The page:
Professional audio recording firms use monitoring headphones; it’s common to find Professional Monitoring Headphones with producers, sound engineers, music producers, or music enthusiasts. Artists also utilize them during their recording sessions. Note that studio headphones are not similar to the conventional headphones you use when listening to music.
While they can prove to be a worthwhile investment for production needs or comprehensive entertainment, you should use them appropriately for you to experience all the audio elements throughout production without any external interference. Follow these tips to benefit from your monitoring headphones maximumly, whether you’re producing or mixing audio.
- Monitoring Effectively Throughout Recording Processes
Whenever you’re recording instruments or doing voice takes at your studio, a singer or instrumentalist needs to listen to what you had previously recorded for them to sync in real-time with the remainder of the song. Running guide audios via studio speakers is not ideal because the noise gets captured on recording devices which damages takes. A decent set of monitoring headphones can be helpful in such times. Should you be interested in recording many artists simultaneously, each with their headphones set, you’ll have to utilize a headphone amplifier. Often, ordinary amps come with four outputs to accommodate the four pairs of monitoring headphones.
- Headphones For Observations During Mixing
You should not assume that mixing entire tracks using monitoring headphones is a great strategy. Listening to music or audio pieces through headphones is significantly different from monitoring via studio headphones. Whatever sound you hear via headphones sets differs from sounds you hear through monitoring headphones. Conversely, audios emanating from studio monitors play at more significant volumes while interacting with the surroundings and your studio’s sound; this alters the impression of the audio you listen to, making it different. You will discover most of the time that mixing on your headphones produces different sounds from what plays back on your studio speakers. Generally, the outcome can be so disparate that you may have to start the mixing afresh.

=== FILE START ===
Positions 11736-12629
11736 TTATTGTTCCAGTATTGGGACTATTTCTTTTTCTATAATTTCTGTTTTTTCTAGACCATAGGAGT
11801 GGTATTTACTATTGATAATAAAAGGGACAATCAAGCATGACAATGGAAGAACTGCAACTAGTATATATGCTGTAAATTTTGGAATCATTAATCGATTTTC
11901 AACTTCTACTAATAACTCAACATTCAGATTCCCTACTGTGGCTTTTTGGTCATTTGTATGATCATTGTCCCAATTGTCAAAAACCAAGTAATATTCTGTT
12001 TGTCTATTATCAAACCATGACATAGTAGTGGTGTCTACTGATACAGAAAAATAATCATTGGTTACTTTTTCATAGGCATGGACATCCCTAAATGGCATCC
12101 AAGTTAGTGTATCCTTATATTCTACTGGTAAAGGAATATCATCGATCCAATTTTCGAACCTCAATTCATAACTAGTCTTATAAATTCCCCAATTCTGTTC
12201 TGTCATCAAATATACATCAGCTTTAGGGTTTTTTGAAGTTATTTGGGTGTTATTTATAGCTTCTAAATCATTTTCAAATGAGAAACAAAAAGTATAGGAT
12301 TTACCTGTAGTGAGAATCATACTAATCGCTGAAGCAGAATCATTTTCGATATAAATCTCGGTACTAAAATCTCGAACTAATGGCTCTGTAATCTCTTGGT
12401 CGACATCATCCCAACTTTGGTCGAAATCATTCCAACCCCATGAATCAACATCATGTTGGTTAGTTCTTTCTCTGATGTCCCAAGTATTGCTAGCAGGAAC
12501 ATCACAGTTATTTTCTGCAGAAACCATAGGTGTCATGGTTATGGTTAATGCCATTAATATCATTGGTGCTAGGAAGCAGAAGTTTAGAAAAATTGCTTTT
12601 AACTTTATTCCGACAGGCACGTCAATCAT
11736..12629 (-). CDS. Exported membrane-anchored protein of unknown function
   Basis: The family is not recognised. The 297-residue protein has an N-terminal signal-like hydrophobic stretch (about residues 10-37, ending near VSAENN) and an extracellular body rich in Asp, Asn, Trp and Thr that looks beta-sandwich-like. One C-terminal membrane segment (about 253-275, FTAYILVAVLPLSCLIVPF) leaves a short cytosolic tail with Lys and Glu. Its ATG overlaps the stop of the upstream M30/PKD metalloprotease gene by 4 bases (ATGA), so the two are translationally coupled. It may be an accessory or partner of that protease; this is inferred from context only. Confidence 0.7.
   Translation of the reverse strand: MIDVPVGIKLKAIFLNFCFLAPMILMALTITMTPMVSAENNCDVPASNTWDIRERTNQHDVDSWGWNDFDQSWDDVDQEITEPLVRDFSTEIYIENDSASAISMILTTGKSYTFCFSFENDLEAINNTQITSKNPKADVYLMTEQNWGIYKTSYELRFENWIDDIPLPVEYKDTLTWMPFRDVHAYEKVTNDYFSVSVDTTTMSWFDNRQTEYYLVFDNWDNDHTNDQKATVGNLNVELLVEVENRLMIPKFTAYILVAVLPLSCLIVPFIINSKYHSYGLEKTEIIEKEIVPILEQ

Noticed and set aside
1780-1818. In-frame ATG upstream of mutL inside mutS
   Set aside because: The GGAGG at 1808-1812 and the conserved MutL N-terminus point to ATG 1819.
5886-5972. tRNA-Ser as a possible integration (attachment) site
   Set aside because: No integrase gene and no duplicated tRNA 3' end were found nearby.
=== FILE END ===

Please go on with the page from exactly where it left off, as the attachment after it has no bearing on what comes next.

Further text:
However, some situations call for the use of headphones. You can use monitoring headphones to listen to tiny elements when mixing or to confirm that mixing on your studio speakers is okay. If anything, lots of audio consumption is via headphones. For that reason, use them to analyze your mixes now and then.
- Use The Right Monitoring Headphones
While monitoring headphones are available in two styles, each has unique functionalities. It’s essential to consider their features to ensure you get optimal performance:
- Headphones With Closed Backs
Closed-back monitoring headphones can isolate a listener’s hearing. Very minimal sound can get in or exit the monitoring headphones. Consequently, they are suitable for monitoring since they reduce bleeding. They can also help to improve bass performance significantly. As a result of the isolation, the music may seem odd since ears aren’t accustomed to shutting off from the surroundings. Therefore, they are not particularly helpful when it comes to monitoring mixes.
- Headphones With Open-Back Design
Open-back headphones are more natural to listeners as they allow sound from their surroundings. Yet, this implies that audio from phones seeps out; this can pose issues when recording, especially for singers who prefer standing instead of recording microphones. Whenever click records get played, the spillage can get considerably worse.
Instrument loudness can readily cover leakages from monitoring headphones when listening to heavier sounds, including guitars or cymbals. They aren’t perfect for mixing since they have poor dynamic range, and thus, the audio you listen to isn’t realistic.
Avoid Using Hard Panning
When monitoring audio through studio headphones, the left ear listens to audio from the loudspeaker to your left. It then gets audio from your right monitoring speaker in fraction milliseconds afterward, that is, crossfeed. From such outcomes, extremely panning tracks on monitoring speakers does not entirely exclude the audio from the other ear.
Monitoring headphones, on the other hand, offer a different scenario. Complex panning music on them silences sound from the opposing channel entirely. Therefore, you should avoid using severe panning whenever you’re mixing on monitoring headphones to ensure that sounds in your mixing are audible in both ears.
When setting up a recording studio, owning a comfy set of monitoring headphones should top your list. Generally, most monitoring headphones offer excellent bass and frequency responsiveness. However, you should also consider ergonomics since you may have to wear a set for extended durations.
Understand that using studio monitoring headphones during mixing isn’t ideal; instead, use them for monitoring. Also, it can be somehow noisy during recordings, so a decent set of headphones with closed backs should be sufficient for your studio requirements.